…calls for stern action against GECOM staff who registered fictitious persons
The Guyana Elections Commission (GECOM) is yet to make a final decision on what to do about the persons it could not verify during the recent field verification. According to one chief scrutineer who played an integral part in the exercise, these persons cannot be allowed on the voters’ list.
In an interview with Inews, People’s Progressive Party (PPP) Chief Scrutineer Zulfikar Mustapha had questioned the reasons for enumerators registering persons with addresses that are in reality, empty lots.
“Those are serious concerns. Those persons who cannot be found and are at empty lots, those people are not living there. So, in the first place, why did GECOM staff who conducted the registration register empty lots? They have to answer for that. GECOM has to take stock of those things.
“You cannot put people on a list that you cannot verify, because that was the whole point of the verification exercise. The point was to verify those persons. I agree that those persons who were found and GECOM was able to verify, those persons can be added to the list. But you can’t put persons you cannot account for, it would defeat the whole purpose,” Mustapha said.
He recalled the issues of fraud that had arisen during last year’s Local Government Elections (LGE). At the time, there had been accusations that persons’ signatures were forged as backers for certain candidates. This time the stakes are higher, as the names that make it on the Revised List of Electors (RLE) will be used for elections in March.
“They had issues like that in the Whim area, where persons said their signatures were forged. And the matter went to the High Court. So, they should be very stern with people… for forging persons’ information to go on the list.”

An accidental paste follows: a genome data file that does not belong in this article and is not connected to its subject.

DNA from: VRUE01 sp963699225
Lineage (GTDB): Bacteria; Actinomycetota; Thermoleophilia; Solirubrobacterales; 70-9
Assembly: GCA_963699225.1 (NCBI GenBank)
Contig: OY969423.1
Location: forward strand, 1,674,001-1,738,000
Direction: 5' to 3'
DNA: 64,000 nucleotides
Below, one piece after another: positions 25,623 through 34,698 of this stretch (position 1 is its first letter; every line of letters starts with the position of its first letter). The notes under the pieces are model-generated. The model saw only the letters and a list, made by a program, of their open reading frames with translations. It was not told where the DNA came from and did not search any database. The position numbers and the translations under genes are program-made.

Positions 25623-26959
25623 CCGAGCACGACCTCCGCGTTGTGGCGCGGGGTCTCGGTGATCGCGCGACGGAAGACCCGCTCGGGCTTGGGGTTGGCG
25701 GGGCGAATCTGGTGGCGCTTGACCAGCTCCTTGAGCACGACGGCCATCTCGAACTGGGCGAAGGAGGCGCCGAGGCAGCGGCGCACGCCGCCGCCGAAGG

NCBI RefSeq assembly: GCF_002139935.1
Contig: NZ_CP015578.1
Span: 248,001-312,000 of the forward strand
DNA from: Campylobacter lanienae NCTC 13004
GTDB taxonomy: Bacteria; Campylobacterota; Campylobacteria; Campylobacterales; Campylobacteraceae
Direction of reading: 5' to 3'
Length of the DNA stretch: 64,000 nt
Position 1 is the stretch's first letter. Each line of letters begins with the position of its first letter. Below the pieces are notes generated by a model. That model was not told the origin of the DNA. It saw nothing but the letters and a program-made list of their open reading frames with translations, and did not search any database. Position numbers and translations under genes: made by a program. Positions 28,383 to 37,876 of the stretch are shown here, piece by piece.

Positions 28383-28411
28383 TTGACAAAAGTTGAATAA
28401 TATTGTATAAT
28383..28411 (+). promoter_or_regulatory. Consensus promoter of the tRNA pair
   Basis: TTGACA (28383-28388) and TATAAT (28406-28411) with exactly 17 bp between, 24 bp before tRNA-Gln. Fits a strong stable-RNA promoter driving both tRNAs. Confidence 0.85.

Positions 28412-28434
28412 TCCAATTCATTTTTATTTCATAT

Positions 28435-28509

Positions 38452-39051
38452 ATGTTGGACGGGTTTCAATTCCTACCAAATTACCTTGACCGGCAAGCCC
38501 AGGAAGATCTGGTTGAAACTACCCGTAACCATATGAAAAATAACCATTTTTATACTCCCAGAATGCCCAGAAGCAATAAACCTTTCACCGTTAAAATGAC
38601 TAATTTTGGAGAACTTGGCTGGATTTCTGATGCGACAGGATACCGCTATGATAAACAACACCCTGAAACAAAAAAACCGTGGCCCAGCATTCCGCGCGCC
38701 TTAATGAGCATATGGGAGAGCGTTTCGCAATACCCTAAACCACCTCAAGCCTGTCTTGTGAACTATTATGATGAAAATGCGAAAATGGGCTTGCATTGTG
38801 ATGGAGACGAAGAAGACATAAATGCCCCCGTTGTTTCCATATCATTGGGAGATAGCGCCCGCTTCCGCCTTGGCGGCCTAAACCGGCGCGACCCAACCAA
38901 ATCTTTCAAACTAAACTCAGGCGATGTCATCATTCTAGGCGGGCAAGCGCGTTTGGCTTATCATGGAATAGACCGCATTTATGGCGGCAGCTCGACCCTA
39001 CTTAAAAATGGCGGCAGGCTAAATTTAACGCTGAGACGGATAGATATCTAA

Section 20 (b) of the National Registration Act states that every officer who “willfully or without reasonable excuse enters in any register established under Section 9 the registration card of any person who is not eligible to be registered or the registration card of any fictitious or non-existent person… shall be liable on summary conviction to a fine of five thousand dollars and to imprisonment for six months.”
It had previously been announced that over 6500 persons of the 16,863 ‘new’ registrants were not confirmed during the five-day field verification exercise, which concluded on December 22. Figures released to the media the next day had shown that Region Four (Demerara-Mahaica) had the highest number of unconfirmed persons – 3657.
According to GECOM, there were 16,863 ‘new’ registrants, but only 10,329 were confirmed.
Opposition-nominated Commissioner Robeson Benn told this publication last week that field officers who conducted the verification exercise of “new registrants” captured during the scrapped House-to-House (H2H) Registration process found empty lots at the addresses on record for those persons.
He also told this online publication that they were informed by the Party’s scrutineers who worked along with the GECOM staff during the exercise that there were instances where they went to the addresses to verify the names and were met with empty lots.
Some 370,000 registrations obtained during the scrapped $3 billion H2H exercise, which ran from July 20 to August and was objected to by the Opposition, were sent overseas to be cross-matched with the National Register of Registrants Database (NRRD) in order to filter out the duplicates.
However, it was recently reported that international digital security company Gemalto indicated that some 37,300 were new registrants who are eligible for voting, that is, they are above the age of 18. But an internal check conducted by GECOM showed that approximately 17,000 of those “new registrants” were already on the voters’ list and some even voted in the past.